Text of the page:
Much of Louise Brooks’s work is available on Amazon, including Pandora’s Box and Diary of a Lost Girl. Her collection of essays, Lulu in Hollywood, Thomas Gladysz’s books and Guido Crepax’s Valentina and the Magic Lantern are also available on Amazon. Visit the Louise Brooks Society at

Cercando Valentina will be shown on August 30 in the  Click here to read my full interview with Thomas Gladysz. Click here to read my full interview with Marco Tullio Giordana. 

Thursday, August 22, 2019

Rimini City Council Approves Construction for the Fellini Museum

The city council in Federico Fellini's hometown of Rimini has approved the first of four stages planned for the realization of the Fellini Museum, which is due to open in 2020.

Referred to as the “Fellini Experience”, the museum will offer fans and cinema aficionados a place to experience the work of the Italian cinema master of cinema in all its forms and dimensions. The museum will not be limited to a single exhibition place, rather the entire historic center of Rimini will house a wide cultural celebration.

"It is our intention that the Fellini Museum will have to have the same role and centrality as the 'Guggenheim Museum for Bilbao, a cultural and art engine, which has the ambition to cover its precise space in the great international museum network. It will not be an immobile shrine but the dynamic of the legacy left by the Master," said the Mayor of Rimini, Andrea Gnassi.

The project, which received funding from Mibac, will consist of three main locations. They include Castel Sismondo, a fifteenth-century fortress, Palazzo Valloni, a recently restored eighteenth-century building, where on the ground floor is the famous Fulgor cinema and 'Piazza dei Sogni', which houses a collection of Fellini installations and scenography with green areas and arenas for outdoor shows.

The museum's mission is to show Fellini's creative and human universe with unlimited materials, which include hours upon hours of archival footage, documentaries, interviews and other audiovisual sources. In addition, the museum will display Fellini's drawings, screenplays, letters, musical scores, props and costumes, all in an effort to document the quality, originality and authenticity of the collaborations in each of Fellini's projects.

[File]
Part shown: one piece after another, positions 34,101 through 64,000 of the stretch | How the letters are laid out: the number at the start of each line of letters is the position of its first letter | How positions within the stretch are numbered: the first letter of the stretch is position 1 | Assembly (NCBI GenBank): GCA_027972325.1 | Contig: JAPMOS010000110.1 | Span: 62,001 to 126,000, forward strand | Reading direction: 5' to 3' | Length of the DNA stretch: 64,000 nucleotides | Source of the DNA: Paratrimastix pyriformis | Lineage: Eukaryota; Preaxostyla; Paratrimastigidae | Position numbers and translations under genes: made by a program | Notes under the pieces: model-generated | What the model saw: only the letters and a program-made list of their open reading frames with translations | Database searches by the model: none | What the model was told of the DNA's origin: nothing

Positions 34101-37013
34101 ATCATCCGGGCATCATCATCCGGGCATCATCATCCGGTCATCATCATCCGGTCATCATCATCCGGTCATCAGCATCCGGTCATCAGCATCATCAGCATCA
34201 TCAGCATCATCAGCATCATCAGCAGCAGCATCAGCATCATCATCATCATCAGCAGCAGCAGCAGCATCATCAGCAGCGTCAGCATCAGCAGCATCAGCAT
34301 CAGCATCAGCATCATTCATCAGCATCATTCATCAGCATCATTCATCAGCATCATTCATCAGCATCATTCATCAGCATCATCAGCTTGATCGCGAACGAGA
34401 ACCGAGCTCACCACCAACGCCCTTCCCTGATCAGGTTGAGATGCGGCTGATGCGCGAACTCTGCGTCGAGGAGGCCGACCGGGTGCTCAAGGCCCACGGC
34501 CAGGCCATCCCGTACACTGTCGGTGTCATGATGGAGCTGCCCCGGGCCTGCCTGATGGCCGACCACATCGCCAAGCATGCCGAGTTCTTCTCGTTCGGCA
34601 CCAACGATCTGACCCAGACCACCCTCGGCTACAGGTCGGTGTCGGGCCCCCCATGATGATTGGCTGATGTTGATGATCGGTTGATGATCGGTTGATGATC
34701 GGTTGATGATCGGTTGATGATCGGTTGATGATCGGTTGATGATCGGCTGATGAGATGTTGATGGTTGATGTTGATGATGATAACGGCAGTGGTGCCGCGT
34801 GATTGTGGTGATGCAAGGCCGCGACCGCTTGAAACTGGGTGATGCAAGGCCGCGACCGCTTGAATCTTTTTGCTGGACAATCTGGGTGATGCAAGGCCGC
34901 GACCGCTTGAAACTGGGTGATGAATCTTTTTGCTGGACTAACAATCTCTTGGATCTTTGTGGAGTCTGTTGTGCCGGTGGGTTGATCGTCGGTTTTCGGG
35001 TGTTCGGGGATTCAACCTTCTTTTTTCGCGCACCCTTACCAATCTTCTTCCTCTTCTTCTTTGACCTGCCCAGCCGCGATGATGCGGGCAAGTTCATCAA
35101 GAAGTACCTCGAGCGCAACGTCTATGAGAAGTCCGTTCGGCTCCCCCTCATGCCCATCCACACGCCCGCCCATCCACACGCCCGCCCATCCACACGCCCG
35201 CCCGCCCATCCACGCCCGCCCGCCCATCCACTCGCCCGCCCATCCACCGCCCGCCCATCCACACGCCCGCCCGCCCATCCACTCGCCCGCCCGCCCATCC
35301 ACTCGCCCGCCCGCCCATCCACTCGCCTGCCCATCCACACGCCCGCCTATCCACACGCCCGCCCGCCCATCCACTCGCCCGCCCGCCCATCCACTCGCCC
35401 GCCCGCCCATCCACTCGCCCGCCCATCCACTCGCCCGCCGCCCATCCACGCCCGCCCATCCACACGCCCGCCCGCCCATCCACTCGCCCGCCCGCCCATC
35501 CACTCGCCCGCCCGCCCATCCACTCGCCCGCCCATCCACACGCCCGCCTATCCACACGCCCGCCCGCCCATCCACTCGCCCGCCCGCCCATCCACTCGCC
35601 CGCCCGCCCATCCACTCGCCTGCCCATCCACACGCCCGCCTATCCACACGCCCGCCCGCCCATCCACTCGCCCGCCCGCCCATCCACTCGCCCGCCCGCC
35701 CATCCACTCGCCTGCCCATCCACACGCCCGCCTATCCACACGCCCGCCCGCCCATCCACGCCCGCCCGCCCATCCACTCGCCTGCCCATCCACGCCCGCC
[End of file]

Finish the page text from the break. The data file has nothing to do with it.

Thursday, August 15, 2019

Celebrate Ferragosto Italian Cinema-Style!

Buon Ferragosto! Celebrate the European feasting holiday Italian-style with these two classics on Amazon and The Criterion Collection..

Pranzo di Ferragosto (Mid-August Lunch)

Il Sorpasso

Sunday, August 11, 2019

Gaeta: City of Cinema

Free Spirits of Mario Martone's Capri Revolution on the coast of Gaeta
“Città del Cinema” (City of Cinema) is a recent nickname given to a former fortress for the Roman Empire.  Located on the southern end of Rome’s region of #Lazio and bordering Naples' region of #Campania, Gaeta boasts picturesque mountainous shorelines and centuries-old structures.

Scenes from Saverio Costanzo's HBO series L'amica geniale (My Brilliant Friend) were filmed in July along the city's seascapesThe director shot scenes from the first season and returned to film scenes with director Alice Rohrwacher, his girlfriend and collaborator. The set was closed and for the most part, hidden from public view. The scenes were shot on the beach and in the sea. There's speculation that the scenes are part of a vacation plot of the two friends, Elena and Elisa, played by actresses Margherita Mazzucco and Gaia Girace. Click here to see a few photos of the shoot taken from a distance.

The 2018 film Capri Revolution by director Mario Martone features the coastal beauty of Gaeta as the free-spirited young characters ponder the choices of their youth. Watch this clip (in Italian) of Mario Martone on location..

Alessandro Siani shot scenes from his 2017 film Mister Felicità (Mr. Happiness) in Gaeta. The Neapolitan comedian and filmmaker chose the city among the locations for his film accompanied by an enchanting soundtrack composed by Umberto Scipione.

Director Giuseppe Piccioni on the set of Questi Giorni
Director Giuseppe Piccioni shot his 2016 film Questi Giorni (These days) in Gaeta. The city center and outlying districts were perfect for Piccioni's "countryside town" setting, as his characters met "between old walls, on nocturnal jaunts along the shore and in the enchantment of a brief trespassing of nature." The film centers on the life and expectations of four girls who embark on a life changing adventure.

Click here to learn more about Gaeta and to plan a trip there.

Friday, August 9, 2019

Italian Cinema Channel to Launch in the U.S.

A brand new channel is set to launch via Amazon in December and will feature Italian movies of yesterday and today. Movie Italy will make available on demand the monumental classics that have stood the test of time as well as contemporary films, demonstrating the evolution of Italian cinema.

The project is being spearheaded by Italian distribution company Minerva Pictures. I spoke with one of the project's organizers, Gianluca Curti, for the full story.